Old Tales Told Afresh

As the old year makes way for the new, let’s take a look through some fresh retellings of old stories. Some of these stories are rooted in folklore; others have been recrafted from literary works of bygone centuries. All offer new ways of seeing and understanding the roots from which they grow, just as insights from the past year inform us as we step into the new.

Olive, a wordless delight by artist Jed Alexander in his “Fairy-Tale Color Collection” and published by Creston Books, reimagines the tale of the child, the beanstalk, and the giant so that readers need take the actual trip up the magical plant, leaving the landscape orientation with which we–and the child–begin by turning the book 90 degrees and looking up that enormous plant. The titular heroine’s tale is told in…what else? Olive green, of course!

Olive cover on left and interior spread turned from landscape to portrait orientation on right

Folktales figure into several graphic novels from Toon Books, including a stunningly presented Hansel & Gretel, originally credited to the Brothers Grimm, and here retold by Neil Gaiman with the essentially ominous artwork of Lorenzo Mattotti. This one has just been released anew in paperback. Also from Toon Books, the Latin American folktale Blancaflor, retold by Nadja Spiegelman with full color art by Sergio Garcia Sánchez, is available in four editions: both English and Spanish in both hardcover and paperback. Bilingual children’s author and language education scholar F. Isabel Campoy’s introduction provides further context for any readers unfamiliar with this tale of girl power.

From girl power we move to kid power with The Three Hunters, published by Inhabit Media. This wholly original and Inuit-forward tale was written by the Grade 4 class at Leo Ussak School, in Rankin Inlet, Nunavut, under the tutelage of Raymond Gianfrancesco. They created it in the wake of reading “The Three Little Pigs” and other fairytales, and studying a variety of facts during their social studies. Illustrated by Brazilian artist Thamires Paredes, the imagery reflects Arctic life in expressive colors.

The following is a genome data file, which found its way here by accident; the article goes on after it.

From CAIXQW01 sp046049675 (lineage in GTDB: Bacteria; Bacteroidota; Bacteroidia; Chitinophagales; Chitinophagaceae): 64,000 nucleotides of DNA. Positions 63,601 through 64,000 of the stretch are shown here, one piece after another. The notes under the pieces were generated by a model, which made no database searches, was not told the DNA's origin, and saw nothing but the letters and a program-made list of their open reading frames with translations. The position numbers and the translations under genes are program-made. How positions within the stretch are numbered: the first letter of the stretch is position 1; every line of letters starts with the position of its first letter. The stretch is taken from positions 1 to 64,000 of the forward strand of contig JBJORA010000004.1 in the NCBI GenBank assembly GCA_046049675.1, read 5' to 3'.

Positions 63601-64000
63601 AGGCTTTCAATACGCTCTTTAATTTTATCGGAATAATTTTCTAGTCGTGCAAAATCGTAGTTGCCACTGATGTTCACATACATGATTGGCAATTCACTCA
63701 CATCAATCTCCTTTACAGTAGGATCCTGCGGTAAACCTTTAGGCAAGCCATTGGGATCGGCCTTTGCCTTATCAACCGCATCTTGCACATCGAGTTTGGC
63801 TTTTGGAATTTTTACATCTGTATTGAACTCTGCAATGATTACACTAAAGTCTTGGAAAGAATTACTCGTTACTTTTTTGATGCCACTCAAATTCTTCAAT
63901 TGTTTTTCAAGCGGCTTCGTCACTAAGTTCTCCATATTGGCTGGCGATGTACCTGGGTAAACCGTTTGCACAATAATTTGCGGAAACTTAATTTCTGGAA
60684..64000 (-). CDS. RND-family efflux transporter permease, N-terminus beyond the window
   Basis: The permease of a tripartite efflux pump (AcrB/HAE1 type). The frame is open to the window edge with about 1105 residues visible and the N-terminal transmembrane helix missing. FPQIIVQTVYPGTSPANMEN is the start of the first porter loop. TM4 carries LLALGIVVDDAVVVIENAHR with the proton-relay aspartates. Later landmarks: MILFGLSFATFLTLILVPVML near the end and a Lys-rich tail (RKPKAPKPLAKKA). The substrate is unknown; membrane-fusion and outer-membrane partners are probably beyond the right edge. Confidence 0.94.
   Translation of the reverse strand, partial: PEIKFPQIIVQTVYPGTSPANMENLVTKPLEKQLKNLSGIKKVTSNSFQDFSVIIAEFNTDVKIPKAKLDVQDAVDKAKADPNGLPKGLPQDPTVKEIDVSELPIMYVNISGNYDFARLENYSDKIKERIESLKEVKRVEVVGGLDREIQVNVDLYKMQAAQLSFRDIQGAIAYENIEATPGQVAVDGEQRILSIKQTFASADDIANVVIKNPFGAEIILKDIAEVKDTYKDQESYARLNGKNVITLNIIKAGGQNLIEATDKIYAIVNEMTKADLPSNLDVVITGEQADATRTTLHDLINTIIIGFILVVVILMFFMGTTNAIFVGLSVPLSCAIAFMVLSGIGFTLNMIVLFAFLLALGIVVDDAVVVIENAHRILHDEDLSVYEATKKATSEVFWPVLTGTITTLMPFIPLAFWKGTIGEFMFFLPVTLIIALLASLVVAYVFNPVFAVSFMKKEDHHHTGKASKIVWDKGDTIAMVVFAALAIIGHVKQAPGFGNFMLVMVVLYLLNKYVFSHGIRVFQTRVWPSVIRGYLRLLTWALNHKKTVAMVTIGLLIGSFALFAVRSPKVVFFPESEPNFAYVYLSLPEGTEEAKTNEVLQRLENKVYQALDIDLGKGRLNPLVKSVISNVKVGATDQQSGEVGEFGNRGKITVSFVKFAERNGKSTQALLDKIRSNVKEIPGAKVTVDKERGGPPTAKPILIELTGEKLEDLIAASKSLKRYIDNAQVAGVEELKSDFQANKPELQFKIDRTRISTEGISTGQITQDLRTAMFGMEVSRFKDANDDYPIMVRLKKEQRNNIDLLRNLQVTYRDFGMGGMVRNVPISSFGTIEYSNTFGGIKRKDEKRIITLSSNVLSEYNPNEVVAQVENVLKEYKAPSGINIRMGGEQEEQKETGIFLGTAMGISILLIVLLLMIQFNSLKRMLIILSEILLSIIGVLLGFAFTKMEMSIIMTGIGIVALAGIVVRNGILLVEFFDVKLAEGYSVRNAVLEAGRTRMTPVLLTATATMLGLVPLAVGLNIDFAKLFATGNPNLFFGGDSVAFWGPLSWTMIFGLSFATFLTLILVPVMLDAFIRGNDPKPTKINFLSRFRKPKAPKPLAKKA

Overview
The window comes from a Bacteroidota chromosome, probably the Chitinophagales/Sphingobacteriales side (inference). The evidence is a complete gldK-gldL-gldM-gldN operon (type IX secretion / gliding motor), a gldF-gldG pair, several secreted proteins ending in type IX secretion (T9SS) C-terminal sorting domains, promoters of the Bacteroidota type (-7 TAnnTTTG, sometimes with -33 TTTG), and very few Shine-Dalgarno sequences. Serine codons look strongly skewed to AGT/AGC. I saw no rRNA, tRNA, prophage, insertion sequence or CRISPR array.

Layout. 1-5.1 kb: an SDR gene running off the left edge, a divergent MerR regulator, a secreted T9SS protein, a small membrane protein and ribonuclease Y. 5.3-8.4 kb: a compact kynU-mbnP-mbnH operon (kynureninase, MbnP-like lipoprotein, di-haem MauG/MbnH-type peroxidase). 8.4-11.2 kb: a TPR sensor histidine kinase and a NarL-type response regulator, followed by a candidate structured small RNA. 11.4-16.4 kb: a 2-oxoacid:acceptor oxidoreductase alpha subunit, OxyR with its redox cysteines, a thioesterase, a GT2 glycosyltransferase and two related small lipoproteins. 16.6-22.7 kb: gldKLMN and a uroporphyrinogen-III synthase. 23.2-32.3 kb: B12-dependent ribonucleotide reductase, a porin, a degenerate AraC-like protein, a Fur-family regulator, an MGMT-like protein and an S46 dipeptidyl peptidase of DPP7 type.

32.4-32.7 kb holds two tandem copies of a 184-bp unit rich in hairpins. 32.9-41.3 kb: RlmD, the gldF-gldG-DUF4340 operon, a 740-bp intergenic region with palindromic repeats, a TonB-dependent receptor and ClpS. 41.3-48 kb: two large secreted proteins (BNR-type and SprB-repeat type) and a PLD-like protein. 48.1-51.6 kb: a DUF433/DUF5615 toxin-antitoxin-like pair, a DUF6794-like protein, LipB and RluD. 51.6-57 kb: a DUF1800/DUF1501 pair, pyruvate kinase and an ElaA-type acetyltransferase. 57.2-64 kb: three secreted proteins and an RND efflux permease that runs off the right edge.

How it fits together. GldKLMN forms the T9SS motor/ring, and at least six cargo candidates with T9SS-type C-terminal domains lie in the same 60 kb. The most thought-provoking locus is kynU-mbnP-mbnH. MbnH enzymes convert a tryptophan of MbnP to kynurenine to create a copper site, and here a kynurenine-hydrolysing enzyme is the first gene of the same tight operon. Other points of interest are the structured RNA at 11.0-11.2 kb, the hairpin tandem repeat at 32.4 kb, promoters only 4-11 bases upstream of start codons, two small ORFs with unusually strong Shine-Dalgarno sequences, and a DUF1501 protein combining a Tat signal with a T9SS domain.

The Three Hunters cover on left and interior illustration on right

From the centuries-old world of fairytales and folklore, we move up in literary time to Shakespearean re-imaginings. Manga Classics regularly supplies contemporary readers with access to the Elizabethan era playwright’s work recast in the style of Japan’s comics traditions. These manga-style interpretations come in two flavors: in traditional Shakespearean English and in modern English. And what makes these plays, including Romeo and Juliet and Hamlet, reformulated as manga by Crystal S. Chan and artist Julien Choy, even more of a twist of from-old-to-new is that William Shakespeare himself borrowed some of his storylines from 15th century Italian prose novels.

Swiss publisher Helvetiq has just introduced North American readers to a picture book treatment of the Swiss classic, Heidi, written by the 19th century children’s author Johanna Spyri. This minimalist interpretation presents very 21st century illustrations by Swiss artist Carole Aufranc. While the complexities of the original novel’s plot and characters are much abbreviated here, the digital collage suggesting cut paper art captures the various relationships—between Heidi and her grandfather, between Heidi and other characters (both child and adult), and between Heidi and the Swiss Alps.

Heidi cover on left and interior of Heidi and her Grandfather on right

And that brings us to a retelling of a tale originally written in the early 20th century by I.L. Peretz who is credited with helping to bring Yiddish literature into modern literary and theater circles. Kalaniot Books has published Shoham Smith’s picture book retelling of Peretz’s Seven Good Years, with illustrations by Eitan Eloa and translated from Smith’s Hebrew to English by Ilana Kurshan. Here is a moral tale with an inspired and inspiring twist: satisfied with their simplicity, a family uses only the part of the wealth provided by a magician that is needed to get their children educated–and then they offer to return the rest. Their lack of greed has a reward, of course….

Seven Good Years cover and interior page spread of characters

The new year is a good time to consider our own capacity for generosity, ingenuity, and flexibility as we consider how a story might look from another viewpoint or from a different set of life circumstances. These retold tales offer guidance in honoring that new year’s resolution to develop fresh outlooks and recognize the power of stories to give our present a boost from the past.

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